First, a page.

UPDATED: Will Rick Scott sign “toilet to tap” legislation?

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UPDATE, Friday 6 April 2018: Governor Rick Scott has vetoed this bill. In the veto statement, Scott said “I’m not convinced that this legislation will not muddle Florida’s protection of our aquifers.”

A Florida bill recently passed by the state legislature would allow more treated sewage to be pumped into the aquifer; it’s a bill that critics call “toilet to tap.”

HB 1149 encourages the disposal of treated wastewater (often called reclaimed water) in surface waters or the drinking water aquifer.

Linda Young opposes the bill and is pushing for Governor Rick Scott to veto it. She’s executive director of the Florida Clean Water Network.

Young pointed out that under the bill, the Florida Department of Environmental Protection would be responsible for implementing the practice. She criticized its environmental track record, especially in recent years.

She’s concerned that toxins like heavy metals, carcinogens and pharmaceutical drugs could get into the drinking supply.

Young suggested as alternatives water conservation, a look at the state’s carrying capacity and growth patterns and a study of how discharging sewage effluent into drinking water would affect human health.

Listen to this segment here:

Young also decried another bill passed by the Florida Legislature: HB 7043, which, if signed, would allow the FDEP to take over issuing wetlands destruction permits. Currently it’s the Feds — the Army Corps of Engineers — doing that.


  • Edward McDonald

    The scientific term for this is indirect potable reuse. To me this may be better than nothing, The ultimate goal should be direct potable reuse. This is where highly treated and monitored wastewater is recycled back through the water treatment plant that supplies potable water to the public. In reality, waste water is over 99 percent pure water. This water needs to be reclaimed and reused. The truth is that all water is recycled and used over and over again. Current thinking is that the effluent from waste water plants is a nuisance product that must be disposed of in some way. Often this disposal is dumping it to the sea either directly or indirectly via rivers. Waste water plant effluent has the potential to solve much of Florida’s water supply problems. It’s up to the Florida Legislators to pass the laws necessary to make direct potable reuse a safe and practical water supply as other states and countries have done.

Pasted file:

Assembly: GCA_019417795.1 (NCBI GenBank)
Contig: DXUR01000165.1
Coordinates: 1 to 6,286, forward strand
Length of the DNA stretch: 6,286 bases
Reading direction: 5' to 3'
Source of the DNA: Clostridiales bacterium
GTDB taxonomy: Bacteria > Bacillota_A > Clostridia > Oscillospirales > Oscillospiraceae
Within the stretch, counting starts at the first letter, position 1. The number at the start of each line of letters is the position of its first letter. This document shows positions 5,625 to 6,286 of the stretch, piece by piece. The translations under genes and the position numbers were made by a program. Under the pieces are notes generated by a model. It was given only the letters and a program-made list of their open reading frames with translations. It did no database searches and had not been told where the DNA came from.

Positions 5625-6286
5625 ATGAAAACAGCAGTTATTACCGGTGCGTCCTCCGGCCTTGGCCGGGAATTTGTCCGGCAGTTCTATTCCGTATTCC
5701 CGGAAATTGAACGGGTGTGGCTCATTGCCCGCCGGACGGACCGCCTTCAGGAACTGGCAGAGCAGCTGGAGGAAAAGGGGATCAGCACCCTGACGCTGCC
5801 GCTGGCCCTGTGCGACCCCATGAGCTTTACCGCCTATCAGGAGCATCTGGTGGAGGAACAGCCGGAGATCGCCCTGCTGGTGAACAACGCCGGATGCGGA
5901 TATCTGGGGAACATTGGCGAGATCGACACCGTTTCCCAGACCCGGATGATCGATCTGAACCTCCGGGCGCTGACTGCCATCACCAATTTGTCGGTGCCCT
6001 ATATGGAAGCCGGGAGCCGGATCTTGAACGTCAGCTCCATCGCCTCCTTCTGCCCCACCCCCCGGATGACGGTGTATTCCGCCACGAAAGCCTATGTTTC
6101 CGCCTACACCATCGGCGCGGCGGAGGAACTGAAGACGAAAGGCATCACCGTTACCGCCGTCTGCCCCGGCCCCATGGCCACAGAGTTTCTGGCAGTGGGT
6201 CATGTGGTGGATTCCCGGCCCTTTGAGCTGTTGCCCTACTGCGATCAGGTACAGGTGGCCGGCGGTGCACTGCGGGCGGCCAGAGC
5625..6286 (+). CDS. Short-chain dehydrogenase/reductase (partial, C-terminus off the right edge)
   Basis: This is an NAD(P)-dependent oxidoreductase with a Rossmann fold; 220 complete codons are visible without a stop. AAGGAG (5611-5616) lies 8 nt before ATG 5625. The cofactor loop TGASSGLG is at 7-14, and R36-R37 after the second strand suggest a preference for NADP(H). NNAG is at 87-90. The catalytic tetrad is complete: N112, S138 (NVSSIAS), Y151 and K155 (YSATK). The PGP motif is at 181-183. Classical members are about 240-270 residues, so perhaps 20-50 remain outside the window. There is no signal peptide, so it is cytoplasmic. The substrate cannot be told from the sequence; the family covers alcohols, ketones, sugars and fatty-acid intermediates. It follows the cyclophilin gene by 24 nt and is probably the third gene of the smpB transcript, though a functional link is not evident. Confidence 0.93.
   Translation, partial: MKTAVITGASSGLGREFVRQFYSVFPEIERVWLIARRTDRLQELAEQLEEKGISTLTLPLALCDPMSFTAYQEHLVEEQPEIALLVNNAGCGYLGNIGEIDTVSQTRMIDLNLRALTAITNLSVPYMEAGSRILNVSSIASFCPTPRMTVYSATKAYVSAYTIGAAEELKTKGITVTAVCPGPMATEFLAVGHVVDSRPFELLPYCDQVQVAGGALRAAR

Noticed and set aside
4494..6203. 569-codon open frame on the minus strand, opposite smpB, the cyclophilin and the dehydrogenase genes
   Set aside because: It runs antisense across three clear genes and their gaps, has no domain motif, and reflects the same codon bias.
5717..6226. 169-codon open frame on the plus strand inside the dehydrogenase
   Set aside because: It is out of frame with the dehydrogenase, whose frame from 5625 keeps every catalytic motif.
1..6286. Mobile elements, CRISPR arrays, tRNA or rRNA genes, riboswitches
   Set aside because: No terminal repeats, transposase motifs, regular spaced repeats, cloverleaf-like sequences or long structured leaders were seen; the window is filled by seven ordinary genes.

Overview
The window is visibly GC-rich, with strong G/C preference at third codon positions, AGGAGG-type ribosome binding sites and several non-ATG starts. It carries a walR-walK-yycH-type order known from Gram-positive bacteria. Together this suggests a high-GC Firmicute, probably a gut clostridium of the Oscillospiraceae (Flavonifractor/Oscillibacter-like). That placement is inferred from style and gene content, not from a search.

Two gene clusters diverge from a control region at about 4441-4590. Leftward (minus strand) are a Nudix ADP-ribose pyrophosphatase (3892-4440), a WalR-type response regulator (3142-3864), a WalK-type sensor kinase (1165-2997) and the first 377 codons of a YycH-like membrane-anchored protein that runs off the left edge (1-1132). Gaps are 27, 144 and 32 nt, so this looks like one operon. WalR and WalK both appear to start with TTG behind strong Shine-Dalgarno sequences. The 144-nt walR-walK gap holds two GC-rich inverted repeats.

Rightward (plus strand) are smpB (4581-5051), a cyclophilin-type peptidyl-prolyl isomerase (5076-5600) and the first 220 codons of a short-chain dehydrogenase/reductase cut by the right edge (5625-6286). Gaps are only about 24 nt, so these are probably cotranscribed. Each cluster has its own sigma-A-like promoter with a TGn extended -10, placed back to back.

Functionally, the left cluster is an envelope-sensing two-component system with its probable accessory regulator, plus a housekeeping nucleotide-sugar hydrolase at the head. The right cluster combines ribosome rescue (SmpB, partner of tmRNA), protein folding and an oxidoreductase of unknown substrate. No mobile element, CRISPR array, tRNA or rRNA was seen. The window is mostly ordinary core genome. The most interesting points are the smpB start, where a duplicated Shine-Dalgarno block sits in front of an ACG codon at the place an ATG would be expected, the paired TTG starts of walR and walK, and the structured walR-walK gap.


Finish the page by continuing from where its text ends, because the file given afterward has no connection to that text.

• Tom Palmer

      In Polk County, the vast majority of reclaimed water is either piped to power plants to provide cooling water from a source other than the aquifer or used for lawn irrigation.

  • lilly bloom

    The problem with these type of environmentalists that, in my view, they claim that everything pollutes everything, and not one thing Rick Scott does are they happy about. They are fanatics. This is sad because you don’t know when to take them seriously, because everything is poisoning the waters, the lands, and humans.

    I have no idea to take this one seriously or not. Sad, very sad, that these so-called environmentalists can’t zero in on things that really matter instead of firing shotgun blasts across the board at every little thing, especially when Republicans are behind them. This person is hollering about sink holes, selling water, and that’s I’m sure just the tip of the seas.

    • Mac Ba

      At least Marie Antoinette gave us cake. The elites nowadays are openly suggesting we eat (or in this case drink) sh*t.

      • lilly bloom

        Mac Ba:

        As I clearly noted, I don’t know and you don’t know whether even 1/10th of what you’re saying is true.

  • Mac Ba

    There are several communities in Florida that are already treating raw sewage and serving it back to their citizens as potable drinking water. I don’t really care how much the water has been “treated”. I don’t want to drink the chemical concoction that comes back as drinking water. Please protect my clean, pure, water.

  • GMT

    You don’t have to be a scientist to know Florida’s aquifer is shallow and thus easily polluted. Over the decades the underground gas tanks (from which people pumped gas) have corroded, and toxins seeped into water supplies. That problem goes back decades and in the 1980s, when this state started the clean up program of old and abandoned gas stations. Over-building has taken its toll by eliminating places for run off. Everyone better be concerned. Look at what happened in Flint, MI. Yes this state does treat its wastewater. But that’s not a reason to say, oh hey we can now drink it. The most important thing any community needs is a supply of fresh clean water. Without that, you are doomed. Thanks for an important show and a well informed guest.